Eternity Opera Company
The Marriage of Figaro by Mozart
Conducted by Simon Romanos and directed by Alex Galvin
Cast in order of appearance
Figaro – William McElwee
Susanna – Pasquale Orchard
Marcellina – Laura Loach
Dr Bartolo – Richard Dean
Cherubino – Olivia Sheat
Count – William King
Don Basilio – Peter King
Countess – Hannah Catrin Jones
Antonio – Minto Fung
Barbarina – Alexandra Woodhouse
Set designer =- Darryl Ng
Costume designer – Sally Gray
Choreographer – India Loveday
Lighting designer – Haami Hawkins
Sunday 6 August, 6 pm
The production was performed seven times over a week, with only one dark evening, on Monday the 7th. There were two casts, but that did not mean each had a quiet time every other day, for each acted as the chorus for the other on alternate evenings. It was a busy week for everyone.
Last year’s Don Giovanni had been scheduled in the same way which was presumably considered successful. Because I was to review Orchestra Wellington’s Daphnis et Chloé concert on the opera’s first night (Saturday 5 August) I opted to review the second cast, on the Sunday.
Delight with the second cast
I was so delighted by that performance that I was inspired to write a quick little review on the Sunday evening, enthusing about it so that it might influence attendance over the rest of the week.
But when Peter Mechen’s review of the Saturday performance appeared promptly, I decided there was no need for what would have been little more than a plug for the production. (I knew it would be a few days before I could finish a fuller review, as I had the Daphnis et Chloé review to write, a dense book to finish before my book discussion group on Tuesday and preparations for a U3A opera presentation two days later).
I came away from the performance by the ‘second cast’ happy that this small company had again succeeded so well. If this was the ‘second’, usually not quite as strong as the first, the latter was presumably impressive indeed, even though I had it from Director Alex Galvin that the two were well balanced. Now, having also heard the ‘first cast’ on Thursday evening, I have to agree that there were rather more very good performances in the latter cast, with several strong singers who either had the character of the opera in their blood or were well directed by a conductor and director, more likely, both. In contrast with last year’s production, there had been more rehearsal for Figaro, both for singers and instrumentalists.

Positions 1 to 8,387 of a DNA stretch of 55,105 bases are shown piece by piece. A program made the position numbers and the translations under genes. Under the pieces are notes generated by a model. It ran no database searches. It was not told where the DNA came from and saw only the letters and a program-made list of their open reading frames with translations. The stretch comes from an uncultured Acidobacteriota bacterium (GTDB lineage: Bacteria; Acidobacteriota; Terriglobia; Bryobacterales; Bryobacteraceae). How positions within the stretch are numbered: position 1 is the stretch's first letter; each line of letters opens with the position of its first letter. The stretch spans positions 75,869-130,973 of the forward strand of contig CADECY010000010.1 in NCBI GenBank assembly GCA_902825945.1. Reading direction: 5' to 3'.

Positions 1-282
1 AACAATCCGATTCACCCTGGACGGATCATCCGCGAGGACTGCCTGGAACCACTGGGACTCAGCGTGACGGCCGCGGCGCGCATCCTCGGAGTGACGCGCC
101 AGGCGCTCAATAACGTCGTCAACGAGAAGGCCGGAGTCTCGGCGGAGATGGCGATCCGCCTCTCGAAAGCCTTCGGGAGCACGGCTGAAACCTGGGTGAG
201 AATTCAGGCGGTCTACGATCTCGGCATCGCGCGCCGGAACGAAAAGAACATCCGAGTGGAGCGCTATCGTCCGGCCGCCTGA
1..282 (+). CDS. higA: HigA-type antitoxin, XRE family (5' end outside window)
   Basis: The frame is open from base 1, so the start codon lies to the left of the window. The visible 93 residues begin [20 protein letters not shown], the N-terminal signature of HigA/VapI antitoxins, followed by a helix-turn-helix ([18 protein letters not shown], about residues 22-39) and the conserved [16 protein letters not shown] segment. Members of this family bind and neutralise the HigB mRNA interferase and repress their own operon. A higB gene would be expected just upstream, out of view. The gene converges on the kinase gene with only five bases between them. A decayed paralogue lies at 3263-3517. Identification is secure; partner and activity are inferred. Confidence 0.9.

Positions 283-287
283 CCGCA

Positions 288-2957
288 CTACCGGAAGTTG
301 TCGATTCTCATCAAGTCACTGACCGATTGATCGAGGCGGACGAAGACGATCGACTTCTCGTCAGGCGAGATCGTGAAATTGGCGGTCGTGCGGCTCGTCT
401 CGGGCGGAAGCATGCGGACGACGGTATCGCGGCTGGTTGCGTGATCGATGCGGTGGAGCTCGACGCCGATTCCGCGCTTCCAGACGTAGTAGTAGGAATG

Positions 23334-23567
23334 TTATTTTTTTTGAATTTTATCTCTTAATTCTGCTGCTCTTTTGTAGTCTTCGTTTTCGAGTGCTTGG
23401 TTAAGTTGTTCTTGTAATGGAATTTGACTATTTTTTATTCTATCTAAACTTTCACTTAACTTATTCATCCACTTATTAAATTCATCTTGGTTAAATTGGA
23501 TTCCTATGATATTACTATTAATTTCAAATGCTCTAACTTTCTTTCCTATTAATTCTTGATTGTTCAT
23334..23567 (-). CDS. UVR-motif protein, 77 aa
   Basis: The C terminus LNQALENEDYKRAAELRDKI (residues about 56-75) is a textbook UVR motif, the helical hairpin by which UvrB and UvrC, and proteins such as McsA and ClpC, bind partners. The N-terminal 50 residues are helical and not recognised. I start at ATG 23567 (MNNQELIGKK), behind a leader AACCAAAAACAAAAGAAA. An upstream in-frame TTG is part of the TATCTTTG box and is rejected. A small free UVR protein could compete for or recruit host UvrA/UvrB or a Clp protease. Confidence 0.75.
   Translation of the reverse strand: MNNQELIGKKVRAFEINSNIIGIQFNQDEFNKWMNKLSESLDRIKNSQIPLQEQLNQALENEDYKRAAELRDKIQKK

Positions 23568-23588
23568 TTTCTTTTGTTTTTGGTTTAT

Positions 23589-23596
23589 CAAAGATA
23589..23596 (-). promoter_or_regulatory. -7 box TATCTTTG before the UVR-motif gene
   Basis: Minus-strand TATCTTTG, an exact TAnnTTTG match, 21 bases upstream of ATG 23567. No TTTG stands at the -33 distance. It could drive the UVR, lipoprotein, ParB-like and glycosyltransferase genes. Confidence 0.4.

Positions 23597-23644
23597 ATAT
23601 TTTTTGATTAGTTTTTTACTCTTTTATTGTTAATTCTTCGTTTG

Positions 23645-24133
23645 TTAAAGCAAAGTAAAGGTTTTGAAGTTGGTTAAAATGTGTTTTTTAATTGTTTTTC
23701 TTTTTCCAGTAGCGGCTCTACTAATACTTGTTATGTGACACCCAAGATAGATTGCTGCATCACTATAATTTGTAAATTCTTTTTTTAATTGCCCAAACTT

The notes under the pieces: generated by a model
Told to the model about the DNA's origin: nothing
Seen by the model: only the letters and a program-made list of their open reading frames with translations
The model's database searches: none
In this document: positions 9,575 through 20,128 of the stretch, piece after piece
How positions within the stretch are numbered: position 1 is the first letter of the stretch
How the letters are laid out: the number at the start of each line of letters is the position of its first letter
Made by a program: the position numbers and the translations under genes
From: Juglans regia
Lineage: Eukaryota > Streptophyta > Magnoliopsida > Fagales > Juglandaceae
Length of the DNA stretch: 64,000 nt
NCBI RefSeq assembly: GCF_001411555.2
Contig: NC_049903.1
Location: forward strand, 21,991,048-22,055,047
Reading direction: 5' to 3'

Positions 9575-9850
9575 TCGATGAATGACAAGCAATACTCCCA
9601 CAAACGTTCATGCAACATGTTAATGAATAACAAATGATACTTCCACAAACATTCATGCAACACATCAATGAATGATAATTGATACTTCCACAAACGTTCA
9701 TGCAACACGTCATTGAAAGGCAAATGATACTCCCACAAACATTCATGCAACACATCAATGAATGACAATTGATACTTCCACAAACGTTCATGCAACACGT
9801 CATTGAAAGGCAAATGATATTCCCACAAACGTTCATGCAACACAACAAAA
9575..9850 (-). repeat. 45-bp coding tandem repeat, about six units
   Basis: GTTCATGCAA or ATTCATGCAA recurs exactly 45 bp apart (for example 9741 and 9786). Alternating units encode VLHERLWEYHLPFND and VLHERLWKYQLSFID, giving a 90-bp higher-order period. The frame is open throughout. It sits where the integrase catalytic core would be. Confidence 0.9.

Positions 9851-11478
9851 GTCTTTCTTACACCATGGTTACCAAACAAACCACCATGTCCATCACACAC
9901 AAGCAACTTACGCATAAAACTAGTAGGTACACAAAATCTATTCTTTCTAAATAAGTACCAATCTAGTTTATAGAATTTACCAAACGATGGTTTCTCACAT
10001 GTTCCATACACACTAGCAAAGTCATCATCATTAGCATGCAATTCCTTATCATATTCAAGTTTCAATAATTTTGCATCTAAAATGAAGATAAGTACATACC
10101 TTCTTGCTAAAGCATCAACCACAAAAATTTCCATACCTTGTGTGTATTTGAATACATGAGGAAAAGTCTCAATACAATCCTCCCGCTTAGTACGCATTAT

There was musical sparkle and energy, in performances of such confidence that the story came to life as I’ve rarely experienced it even in professional productions. If there were certain shortcomings in last year’s Don Giovanni, they have largely vanished in the face of a production where the orchestra sounded more secure and the standard of singing even better.
It’s in English, and although singing, especially by higher voices, is often hard to follow without surtitles, there was greater verbal clarity than usual.
The set was fairly simple, hinting at Art Deco or perhaps Spanish Mission; three adjacent walls set at obtuse angles and capable of being easily transformed, with doors and windows, and subtle changes to curtains. Some costumes worked better than others, and I guessed were guided by what might have existed or been available rather than by a costume designer’s over-all concept based in a particular period.
The best singers were quite splendid, vocally and histrionically, and the rest (varying between excellent and merely very good) had clearly been so well guided that all the wit and hilarious confusion, becomes clear. One’s impression of singers tends to change during the course of a performance, and here the changes were all in a positive direction.
Lovers Susanna and Figaro
The Susanna of Pasquale Orchard stood out from the first scene with her intelligence and alertness to the Count’s lecherous aspirations, while her lover, Figaro, William McElwee, initially appeared somewhat bland, but gained confidence over the course of the evening. In the first scene the sharp-witted Susanna castigates Figaro for not realising the Count’s lascivious intention in granting the about-to-be-married couple a bedroom adjacent to his own. Cut however was a chunk from that scene: Figaro’s amusing ‘ding, ding’ and ‘dong, dong’ episode revealing his naivete in not perceiving an arrangement that greatly suited the Count’s ambitions.
If in the first two acts Figaro’s voice lacked interesting variety and grit, it opened out and he became virtually the main focus in the later scenes (in spite of the occasional difficulty of catching words), more vivid and easy to follow than usual, particularly in the turbulent Act IV, in the garden. However, I felt that the way in which he wore his costume did him no favours: he needs to appear essentially a city man, stylishly self-confident rather than slightly casual about his appearance.
The scene between Susanna and wittily over-dressed Marcellina (Laura Loach) in Act I is occasionally dropped and perhaps it’s dramatically a bit irrelevant, but it was funny and feisty; anyway, we get the measure of the rank-conscious Marcellina. I think there were other cuts, for example in the Act III scene involving the Count’s adjudicating the case between Figaro and Marcellina.